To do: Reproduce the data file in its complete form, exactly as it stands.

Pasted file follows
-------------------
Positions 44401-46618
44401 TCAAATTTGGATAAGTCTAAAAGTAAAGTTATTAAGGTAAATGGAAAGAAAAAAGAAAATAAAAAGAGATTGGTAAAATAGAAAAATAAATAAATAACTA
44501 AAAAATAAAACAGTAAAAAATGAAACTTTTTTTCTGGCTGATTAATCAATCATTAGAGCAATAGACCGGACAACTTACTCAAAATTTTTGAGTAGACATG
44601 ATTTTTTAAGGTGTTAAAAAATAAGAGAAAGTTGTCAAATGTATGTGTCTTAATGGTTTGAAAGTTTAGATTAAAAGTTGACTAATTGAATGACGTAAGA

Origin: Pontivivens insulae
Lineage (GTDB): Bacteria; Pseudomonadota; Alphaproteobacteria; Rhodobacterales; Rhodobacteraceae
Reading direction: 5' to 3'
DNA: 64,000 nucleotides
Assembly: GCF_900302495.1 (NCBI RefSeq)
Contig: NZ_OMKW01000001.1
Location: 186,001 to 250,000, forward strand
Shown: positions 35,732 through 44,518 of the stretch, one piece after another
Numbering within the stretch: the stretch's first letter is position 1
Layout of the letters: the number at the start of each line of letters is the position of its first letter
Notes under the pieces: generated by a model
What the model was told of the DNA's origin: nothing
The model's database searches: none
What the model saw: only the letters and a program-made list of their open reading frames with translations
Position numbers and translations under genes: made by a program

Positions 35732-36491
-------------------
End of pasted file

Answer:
Positions 44401-46618
44401 TCAAATTTGGATAAGTCTAAAAGTAAAGTTATTAAGGTAAATGGAAAGAAAAAAGAAAATAAAAAGAGATTGGTAAAATAGAAAAATAAATAAATAACTA
44501 AAAAATAAAACAGTAAAAAATGAAACTTTTTTTCTGGCTGATTAATCAATCATTAGAGCAATAGACCGGACAACTTACTCAAAATTTTTGAGTAGACATG
44601 ATTTTTTAAGGTGTTAAAAAATAAGAGAAAGTTGTCAAATGTATGTGTCTTAATGGTTTGAAAGTTTAGATTAAAAGTTGACTAATTGAATGACGTAAGA

Origin: Pontivivens insulae
Lineage (GTDB): Bacteria; Pseudomonadota; Alphaproteobacteria; Rhodobacterales; Rhodobacteraceae
Reading direction: 5' to 3'
DNA: 64,000 nucleotides
Assembly: GCF_900302495.1 (NCBI RefSeq)
Contig: NZ_OMKW01000001.1
Location: 186,001 to 250,000, forward strand
Shown: positions 35,732 through 44,518 of the stretch, one piece after another
Numbering within the stretch: the stretch's first letter is position 1
Layout of the letters: the number at the start of each line of letters is the position of its first letter
Notes under the pieces: generated by a model
What the model was told of the DNA's origin: nothing
The model's database searches: none
What the model saw: only the letters and a program-made list of their open reading frames with translations
Position numbers and translations under genes: made by a program

Positions 35732-36491